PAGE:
Clovis uses family approach in literacy program

Marlena Hartz

A train of parents entered the Lockwood Elementary classroom. Mothers took seats next to their pre-school sons and daughters in a seamless addition to the brightly painted classroom.

At snacktime, some poured milk for children and popped the day’s treat — strawberries — into their mouths. When storytime rolled around, parents settled into chairs and listened attentively as the teacher read aloud. One daughter curled up in her mother’s lap.

The concept is little more than a decade old: the classroom part of the Clovis Family Literacy Program. It is a push to transform literacy into a family affair, an answer to a pressing need.

Almost half of all adults in New Mexico function at the lowest two literacy levels, according to the New Mexico Coalition for Literacy. Many cannot write a simple letter or understand a bus schedule, a coalition press release said.

“You can educate a child, but if you educate the family you have a better chance of breaking the cycle of illiteracy,” said James Bickley Elementary literacy program teacher Shannon Arredondo.

“We have an open door policy. We encourage parents to spend time in the classroom and participate in whatever we are doing,” Arredondo said. “If the children are making pictures with glitter, the parents who come to the classroom sit down and make a picture with glitter.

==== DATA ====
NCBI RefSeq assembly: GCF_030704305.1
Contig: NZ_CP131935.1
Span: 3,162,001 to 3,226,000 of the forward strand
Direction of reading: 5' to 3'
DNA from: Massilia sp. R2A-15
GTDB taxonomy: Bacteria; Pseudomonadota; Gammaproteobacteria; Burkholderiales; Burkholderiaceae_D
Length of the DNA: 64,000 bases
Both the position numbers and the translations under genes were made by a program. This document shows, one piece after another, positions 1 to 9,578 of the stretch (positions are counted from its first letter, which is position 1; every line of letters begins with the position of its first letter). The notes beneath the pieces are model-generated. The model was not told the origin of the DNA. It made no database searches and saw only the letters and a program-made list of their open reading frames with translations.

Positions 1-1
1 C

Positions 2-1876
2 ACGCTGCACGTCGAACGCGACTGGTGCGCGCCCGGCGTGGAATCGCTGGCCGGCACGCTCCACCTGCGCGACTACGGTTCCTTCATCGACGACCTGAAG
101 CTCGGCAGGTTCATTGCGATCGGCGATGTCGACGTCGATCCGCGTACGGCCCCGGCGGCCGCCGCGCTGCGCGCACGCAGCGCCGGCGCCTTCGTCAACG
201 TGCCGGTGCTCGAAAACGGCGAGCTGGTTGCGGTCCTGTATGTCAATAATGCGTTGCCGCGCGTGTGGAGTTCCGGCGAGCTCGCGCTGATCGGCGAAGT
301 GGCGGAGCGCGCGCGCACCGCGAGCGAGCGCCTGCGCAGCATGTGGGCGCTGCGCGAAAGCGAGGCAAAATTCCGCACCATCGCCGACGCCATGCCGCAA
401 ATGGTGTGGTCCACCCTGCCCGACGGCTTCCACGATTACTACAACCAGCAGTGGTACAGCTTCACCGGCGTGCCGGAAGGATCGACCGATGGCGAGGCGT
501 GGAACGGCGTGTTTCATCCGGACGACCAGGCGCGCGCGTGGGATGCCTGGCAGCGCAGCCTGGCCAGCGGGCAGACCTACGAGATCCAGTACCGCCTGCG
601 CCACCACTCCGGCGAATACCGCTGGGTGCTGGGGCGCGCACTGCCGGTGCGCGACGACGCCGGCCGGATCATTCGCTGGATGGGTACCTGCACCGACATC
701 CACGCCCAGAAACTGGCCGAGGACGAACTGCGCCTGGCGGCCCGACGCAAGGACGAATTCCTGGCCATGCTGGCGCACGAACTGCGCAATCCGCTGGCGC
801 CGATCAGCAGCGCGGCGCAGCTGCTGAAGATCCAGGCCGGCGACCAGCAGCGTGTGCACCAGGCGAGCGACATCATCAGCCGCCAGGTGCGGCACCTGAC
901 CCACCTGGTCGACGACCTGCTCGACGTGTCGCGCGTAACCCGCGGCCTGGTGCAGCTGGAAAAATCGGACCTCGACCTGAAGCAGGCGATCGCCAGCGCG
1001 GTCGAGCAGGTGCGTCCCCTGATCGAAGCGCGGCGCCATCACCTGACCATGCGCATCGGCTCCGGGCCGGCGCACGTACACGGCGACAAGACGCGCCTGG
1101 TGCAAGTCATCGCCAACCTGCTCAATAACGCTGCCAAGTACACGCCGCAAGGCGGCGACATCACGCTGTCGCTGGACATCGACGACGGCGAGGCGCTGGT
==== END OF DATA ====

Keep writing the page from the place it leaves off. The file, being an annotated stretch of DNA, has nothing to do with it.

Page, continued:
“A lot of the parents have had bad experiences in school themselves, so we try to break down the fear of coming to school.”

In the last 30 minutes of the school day, the size of Lockwood literacy teacher Martina Rusk’s class nearly doubles, a tangible sign of her success.

The children in her classroom are attentive, but even more impressive is her rapport with parents. One parent confides that her son talks about school incessantly at home; Rusk touches her gently on the arm and tells her that it’s a good sign. She consults with another parent; her daughter isn’t eating much, Rusk tells her.

The parent-teacher relationship, however, doesn’t end in the classroom. Literacy teachers visit the homes of their students four times during the school year. It gives them a chance to work one-one-one with students and parents, Rusk said.

“That home-school connection is so important. (Students) love to see parents and teachers working together,” Rusk said.

The dual approach can change lives, say Rusk and Arredondo. After enrolling in the program, one parent received her GED and landed her first job, Arredondo said.
The Title 1 funded program produces such results through a variety of approaches, said Clovis School Federal Programs Director David Briseno. It is research driven and constantly evolving, he said. More importantly, it creates a comfortable learning environment for parent and child, he said.

There are hurdles, to bridging the reading barrier, particularly for adults, Arredondo said.
“A lot of the parents (in the program) are functionally literate. They know how to get by, but don’t know how to enrich their lives with reading. We try to get them to the next level,” Arredondo said.

Yet, literacy is still a mysterious skill, the teacher said. Arredondo said studies shows literacy is controlled by a slim quarter of the brain called the motor cortex. Those who have trouble with certain motor skills many times have trouble reading, Arredondo said, and it is difficult to reverse olf habits .

“One of the most important things we can do is realize that literacy is very difficult to achieve. (But) I am really encouraged by this program,” Arredondo said.